We think of our 1911 church as old and elegant, but it was futuristic when it was built, decorated with the state-of-the-art fireproof tilework designed to sheath modern skyscrapers, and fully-wired for newfangled electricity. A 1922 photo of the church interior shows dramatic movie theatre light bulbs around all of the arches. Look closely: those antique back-to-the-future light fixtures are still embedded in the clay tiles!

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From the Earth to the Moon by Jules Verne

Our church bells have some curious associations. An early American translation of Jules Verne’s 1865 novel of space travel,  From the Earth to the Moon, used the name of the Meneely Bell Foundry – the same company that made our bells – for the manufacturer of the bell-shaped metal spacecraft in which astronauts were catapulted to the moon. One of our bells is named Gervase, probably after Bishop Crane’s sibling, who became Mother Mary Gervase, IHM. But there was also a medieval English monk named Gervase who was famous for describing a strange phenomenon in 1178 AD, when the horn of the moon split in two and  “from the midpoint of the division a flaming torch sprang up, spewing out, over a considerable distance, fire, hot coals and sparks…” Scientists hypothesize that Gervase-the-monk could have observed the formation of a crater on the moon, or, more likely, an exploding meteor between the earth and the moon – an event to think about when our bells toll!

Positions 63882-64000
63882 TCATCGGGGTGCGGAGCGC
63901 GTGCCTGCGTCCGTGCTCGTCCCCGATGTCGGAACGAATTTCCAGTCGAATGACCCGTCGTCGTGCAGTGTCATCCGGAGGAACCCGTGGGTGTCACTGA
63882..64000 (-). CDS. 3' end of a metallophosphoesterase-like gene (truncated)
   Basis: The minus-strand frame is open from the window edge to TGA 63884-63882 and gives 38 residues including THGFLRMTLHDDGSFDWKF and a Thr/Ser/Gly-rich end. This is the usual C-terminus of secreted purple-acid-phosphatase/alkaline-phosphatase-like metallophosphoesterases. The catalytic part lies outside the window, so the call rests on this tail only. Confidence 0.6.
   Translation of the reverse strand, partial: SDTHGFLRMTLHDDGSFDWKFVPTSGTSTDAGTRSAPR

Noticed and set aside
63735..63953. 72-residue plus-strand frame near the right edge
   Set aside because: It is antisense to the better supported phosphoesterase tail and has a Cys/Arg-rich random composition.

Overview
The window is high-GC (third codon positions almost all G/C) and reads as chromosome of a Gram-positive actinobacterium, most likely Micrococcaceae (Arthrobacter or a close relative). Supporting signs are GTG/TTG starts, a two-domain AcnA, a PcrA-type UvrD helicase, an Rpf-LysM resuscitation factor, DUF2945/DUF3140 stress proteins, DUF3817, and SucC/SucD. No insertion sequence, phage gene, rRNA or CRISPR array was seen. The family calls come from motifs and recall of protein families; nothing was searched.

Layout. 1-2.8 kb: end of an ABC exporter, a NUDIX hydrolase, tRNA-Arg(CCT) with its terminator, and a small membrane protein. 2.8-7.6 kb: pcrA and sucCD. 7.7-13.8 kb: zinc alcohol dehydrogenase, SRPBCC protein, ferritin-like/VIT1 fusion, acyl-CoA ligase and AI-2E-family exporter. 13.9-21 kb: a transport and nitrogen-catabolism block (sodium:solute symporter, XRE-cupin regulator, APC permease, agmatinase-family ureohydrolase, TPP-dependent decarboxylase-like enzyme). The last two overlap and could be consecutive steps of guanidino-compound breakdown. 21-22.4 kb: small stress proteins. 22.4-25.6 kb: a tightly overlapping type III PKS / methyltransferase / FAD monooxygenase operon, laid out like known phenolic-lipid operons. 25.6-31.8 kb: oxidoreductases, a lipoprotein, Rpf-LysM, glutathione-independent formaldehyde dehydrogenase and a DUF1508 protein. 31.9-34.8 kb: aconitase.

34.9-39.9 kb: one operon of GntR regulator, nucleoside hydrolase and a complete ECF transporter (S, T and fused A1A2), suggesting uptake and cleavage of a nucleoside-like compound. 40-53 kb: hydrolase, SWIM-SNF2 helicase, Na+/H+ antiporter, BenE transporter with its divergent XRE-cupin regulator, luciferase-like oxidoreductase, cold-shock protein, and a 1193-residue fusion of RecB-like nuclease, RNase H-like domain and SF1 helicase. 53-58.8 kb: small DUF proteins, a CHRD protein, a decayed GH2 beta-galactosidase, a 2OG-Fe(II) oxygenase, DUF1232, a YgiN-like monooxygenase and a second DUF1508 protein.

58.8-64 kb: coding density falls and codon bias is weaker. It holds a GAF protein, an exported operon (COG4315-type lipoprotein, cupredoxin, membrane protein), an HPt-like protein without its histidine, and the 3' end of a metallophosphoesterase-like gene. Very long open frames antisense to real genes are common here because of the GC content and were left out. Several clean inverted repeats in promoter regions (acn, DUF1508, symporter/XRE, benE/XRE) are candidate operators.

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Artistic rendering of Gervase of Canterbury’s moon observation
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Detail from Saint Francisde Sales Church window

High in the tower on the East side of our church, is a window with a spectacular “outer space” theme showing stars, planets, and a big ball of light with radiant beams – or a tail. It may represent the Creation as described in the Book of Genesis. It could also have marked the arrival of Halley’s Comet, when our church was being built in 1910. Though it appeared every 75 years, the comet that year was supposed to be exceptionally bright, and the earth was scheduled to pass right through its dusty tail. No one quite knew what would happen and tabloids predicted the end of civilization. Our window-designer may have commemorated that fortunate escape.